O'Brien, Mark, Sun, Qian and Zhoui, Fang (2009) Consultants, Clients and Chinese context: Managing Brands in China. In: D2B2: the 2nd Tsinghua International Design Management Symposium, 23-26 April 2009, Tsinghua University , Beijing , China.

The Creative sector in China has, in keeping with the economy, experienced a sustained period of rapid growth. However, the sector is still relatively immature and practices and understanding of the management of brands and client accounts are continuing to develop.
Current Brand management practices tend to have evolved from western models and may not be as appropriate to a Chinese cultural and business context. Both clients and consultancies have become increasingly aware of the value of brands and the importance of effective management. This paper examines the current state of development of the Brand consultancy sector in China. It examines the cultural context of business in China, the nature of client and consultancy relationships and the sector within the PRC. Through a series of case studies it examines the nature of the relationships between clients and consultancies. Comparing the experiences of Chinese clients using both local and International agencies and the experiences of international organisations attempting to enter the Chinese market and their experience of working with Chinese agencies. It examines cultural and business relationships between creative partners, draws comparisons from the UK sector and suggests recommendations for improvements.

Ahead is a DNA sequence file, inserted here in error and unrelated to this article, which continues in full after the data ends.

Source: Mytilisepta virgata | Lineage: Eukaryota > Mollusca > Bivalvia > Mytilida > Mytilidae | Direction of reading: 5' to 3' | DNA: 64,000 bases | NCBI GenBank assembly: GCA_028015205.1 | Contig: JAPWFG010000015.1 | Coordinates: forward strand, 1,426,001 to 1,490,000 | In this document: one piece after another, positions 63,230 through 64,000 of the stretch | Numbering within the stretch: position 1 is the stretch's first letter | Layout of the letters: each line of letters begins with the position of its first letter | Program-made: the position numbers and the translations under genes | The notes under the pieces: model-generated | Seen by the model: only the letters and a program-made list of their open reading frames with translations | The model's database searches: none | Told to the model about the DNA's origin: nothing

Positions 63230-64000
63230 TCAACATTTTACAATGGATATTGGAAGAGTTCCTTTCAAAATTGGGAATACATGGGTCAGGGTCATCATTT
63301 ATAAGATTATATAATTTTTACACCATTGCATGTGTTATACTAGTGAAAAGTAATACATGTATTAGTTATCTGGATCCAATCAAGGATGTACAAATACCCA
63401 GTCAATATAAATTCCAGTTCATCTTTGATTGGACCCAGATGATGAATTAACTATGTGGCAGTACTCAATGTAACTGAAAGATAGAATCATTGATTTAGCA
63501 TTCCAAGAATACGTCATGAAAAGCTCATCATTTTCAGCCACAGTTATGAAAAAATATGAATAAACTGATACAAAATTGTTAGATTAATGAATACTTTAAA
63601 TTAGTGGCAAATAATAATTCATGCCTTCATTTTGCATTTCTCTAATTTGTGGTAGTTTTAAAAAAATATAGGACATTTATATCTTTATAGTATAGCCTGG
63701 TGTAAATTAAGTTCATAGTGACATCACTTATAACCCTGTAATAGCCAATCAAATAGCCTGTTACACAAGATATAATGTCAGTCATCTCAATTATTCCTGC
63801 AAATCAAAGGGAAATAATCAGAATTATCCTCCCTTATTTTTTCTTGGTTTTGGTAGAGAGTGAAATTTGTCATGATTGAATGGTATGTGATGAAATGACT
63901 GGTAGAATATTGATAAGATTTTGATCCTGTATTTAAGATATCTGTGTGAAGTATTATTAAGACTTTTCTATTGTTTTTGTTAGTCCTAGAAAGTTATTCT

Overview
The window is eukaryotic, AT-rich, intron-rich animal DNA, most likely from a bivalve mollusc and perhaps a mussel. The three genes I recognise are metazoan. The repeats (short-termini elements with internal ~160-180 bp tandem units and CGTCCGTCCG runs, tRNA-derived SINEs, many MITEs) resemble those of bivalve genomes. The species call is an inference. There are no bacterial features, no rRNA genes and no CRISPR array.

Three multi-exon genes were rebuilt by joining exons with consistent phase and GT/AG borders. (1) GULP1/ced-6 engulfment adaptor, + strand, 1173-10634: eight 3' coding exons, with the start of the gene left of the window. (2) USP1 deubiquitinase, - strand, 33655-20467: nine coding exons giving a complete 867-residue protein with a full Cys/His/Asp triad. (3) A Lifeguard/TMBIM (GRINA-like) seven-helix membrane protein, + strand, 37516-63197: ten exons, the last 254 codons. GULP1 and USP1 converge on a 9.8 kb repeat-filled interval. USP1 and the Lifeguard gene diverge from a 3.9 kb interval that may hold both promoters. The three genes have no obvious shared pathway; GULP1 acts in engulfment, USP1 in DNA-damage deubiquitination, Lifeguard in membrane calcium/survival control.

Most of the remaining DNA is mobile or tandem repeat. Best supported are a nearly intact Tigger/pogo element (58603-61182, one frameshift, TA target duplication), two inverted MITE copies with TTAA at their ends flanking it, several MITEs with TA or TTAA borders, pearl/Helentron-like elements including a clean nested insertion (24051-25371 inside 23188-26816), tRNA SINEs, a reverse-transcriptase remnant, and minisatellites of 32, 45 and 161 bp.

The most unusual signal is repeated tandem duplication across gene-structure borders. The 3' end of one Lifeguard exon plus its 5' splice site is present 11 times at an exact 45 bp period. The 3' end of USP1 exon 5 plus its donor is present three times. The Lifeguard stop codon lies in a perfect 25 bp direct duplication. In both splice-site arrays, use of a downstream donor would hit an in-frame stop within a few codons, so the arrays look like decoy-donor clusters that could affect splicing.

A structured programme of research has been undertaken to assess the sector and a series of interviews have taken place with industry practitioners in order to establish the following:

1. The nature of the Brand consultancy sector in China. Its history, culture, scope, practices and the nature of individual consultancies and client organisations
2. To understand the process of Brand and relationship management in a Chinese cultural and business context and to examine the differences in experience between client organisations commissioning either local or International consultancies.

The study concludes with an evaluation of the Chinese cultural and business context and its relation to the Brand management process and evaluates this in terms of the expected scenarios suggested by a variety of theoretical perspectives.

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